Jones said in a conference call last Thursday with the six owners — those of the Chiefs, Falcons, Giants, Patriots, Steelers and Texans — that legal papers were drawn up and would be served this Friday if the committee did not scrap its plans to extend Goodell’s contract.
As of Wednesday, the owners have not been sued.
Jones could not be immediately reached for comment and a league spokesman did not have an immediate response. A spokesman for Boies’s law firm did not immediately return calls either.
Jones has been a nonvoting member of a committee of owners that is considering Goodell’s contract, which expires at the end of the 2018 season. Jones has fought to have a say.
After Jones spoke to the committee by conference call last week, the six owners revoked Jones’s status as an ad hoc member of the compensation committee, which decides on compensation packages for the top league officials.
Over the next several days, the six owners then spoke to the other 25 owners who are not on the committee to notify them of what Jones had said.
Jones, known for brassy talk and bold moves, may be making his most audacious maneuver yet in taking on fellow owners, with whom he normally holds considerable sway in matters like the relocation of teams and how the league spends its money.
Jones’s threat is reminiscent of steps taken by Raiders owner Al Davis, who successfully sued to the league in the 1980s to win the right to move his team from Oakland to Los Angeles.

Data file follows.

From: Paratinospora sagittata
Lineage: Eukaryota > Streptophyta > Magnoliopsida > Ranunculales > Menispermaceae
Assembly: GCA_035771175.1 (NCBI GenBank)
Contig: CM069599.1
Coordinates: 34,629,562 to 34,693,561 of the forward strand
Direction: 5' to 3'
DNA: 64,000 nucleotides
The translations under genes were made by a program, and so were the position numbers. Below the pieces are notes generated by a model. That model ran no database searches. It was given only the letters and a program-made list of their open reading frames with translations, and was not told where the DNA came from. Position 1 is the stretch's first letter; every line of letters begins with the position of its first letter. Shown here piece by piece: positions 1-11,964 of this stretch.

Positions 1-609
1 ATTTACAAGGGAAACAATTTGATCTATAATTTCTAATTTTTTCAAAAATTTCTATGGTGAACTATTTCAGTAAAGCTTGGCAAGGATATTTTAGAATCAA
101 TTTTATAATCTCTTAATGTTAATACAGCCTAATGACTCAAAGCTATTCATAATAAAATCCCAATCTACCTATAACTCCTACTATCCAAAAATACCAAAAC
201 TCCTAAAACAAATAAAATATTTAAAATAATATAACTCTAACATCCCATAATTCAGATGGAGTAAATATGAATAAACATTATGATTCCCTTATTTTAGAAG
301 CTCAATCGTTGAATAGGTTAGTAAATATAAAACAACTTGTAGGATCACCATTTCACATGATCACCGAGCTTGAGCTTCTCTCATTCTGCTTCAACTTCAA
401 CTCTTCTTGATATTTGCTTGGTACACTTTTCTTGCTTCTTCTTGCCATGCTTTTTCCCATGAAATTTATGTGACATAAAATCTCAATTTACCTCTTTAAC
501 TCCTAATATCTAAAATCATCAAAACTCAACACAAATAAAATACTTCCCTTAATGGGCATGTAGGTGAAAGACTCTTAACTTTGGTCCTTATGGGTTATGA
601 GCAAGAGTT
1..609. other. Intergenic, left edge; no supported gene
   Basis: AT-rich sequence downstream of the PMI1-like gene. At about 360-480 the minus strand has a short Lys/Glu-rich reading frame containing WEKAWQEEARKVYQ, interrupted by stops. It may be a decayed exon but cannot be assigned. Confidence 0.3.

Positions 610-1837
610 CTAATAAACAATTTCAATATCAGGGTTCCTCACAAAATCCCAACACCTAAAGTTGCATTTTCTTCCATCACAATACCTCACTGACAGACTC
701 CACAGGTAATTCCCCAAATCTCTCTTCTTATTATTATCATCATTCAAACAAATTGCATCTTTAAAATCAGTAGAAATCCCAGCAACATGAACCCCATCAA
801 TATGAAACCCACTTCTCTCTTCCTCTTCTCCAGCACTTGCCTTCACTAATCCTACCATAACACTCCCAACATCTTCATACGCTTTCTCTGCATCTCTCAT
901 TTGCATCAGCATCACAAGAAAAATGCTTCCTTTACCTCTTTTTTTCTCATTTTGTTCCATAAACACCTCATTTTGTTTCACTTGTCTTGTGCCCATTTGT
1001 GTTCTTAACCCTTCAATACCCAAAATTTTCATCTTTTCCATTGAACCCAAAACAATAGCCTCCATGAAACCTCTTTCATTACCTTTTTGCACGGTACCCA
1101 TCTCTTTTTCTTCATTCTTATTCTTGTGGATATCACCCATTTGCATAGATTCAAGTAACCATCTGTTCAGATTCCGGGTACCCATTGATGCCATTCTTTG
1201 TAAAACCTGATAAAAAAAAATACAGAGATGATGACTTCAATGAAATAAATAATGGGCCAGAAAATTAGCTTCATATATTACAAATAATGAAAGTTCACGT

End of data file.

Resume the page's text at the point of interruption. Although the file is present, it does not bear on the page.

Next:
But Jones’s case is potentially more volatile because he has threatened to sue not just the league, but individual owners, while also trying to prevent the commissioner from getting a new contract.
Boies is a prominent lawyer who has argued before the Supreme Court and represented corporations and executives in high-profile cases.
He drew widespread criticism this week after The New Yorker reported on the legal work Boies did for Weinstein, the movie mogul facing allegations of sexual harassment and sexual assault. The article reported that Boies helped Weinstein’s effort to use private investigators to help block a negative article about him in The New York Times while Boies’s firm was providing outside legal counsel for The Times.
Boies denied there was any conflict of interest with his work for the newspaper. In a statement, he said he believed the investigators had been hired solely to determine the facts related to the accusations against Weinstein, which Boies believed would be to The Times’s benefit.
The Times said it was ending its relationship with his firm.
“We never contemplated that the law firm would contract with an intelligence firm to conduct a secret spying operation aimed at our reporting and our reporters,” The Times said in a statement. “Such an operation is reprehensible.”
Jones has publicly questioned Elliott’s suspension as well as the commissioner’s role in handing down player penalties.
“Zeke is a victim of an overcorrection,” Jones said in a radio interview in October, a day after Elliott lost his bid for a preliminary injunction that would have stayed the six-game ban for violating the league’s personal conduct policy.
“Even this judge said it shows that very reasonably people could possibly come down on both sides of this,” Jones added. “Well, under our legal system it has to be stronger than that for someone to have done it. Now, we all know we were not there to see it, but I do have every point of contention on both sides and in our system in this country, Zeke would not have any issue here as to his workplace.
“With the knowledge that I have, the circumstances aren’t treating him fair.”
Jones has also been the most vocal owner to urge players to stand for the national anthem. Jones and other owners are upset that Goodell has not done more to stop players from kneeling or sitting during the anthem. The issue exploded into a national debate when President Trump took aim the owners for not forcing the players to stand.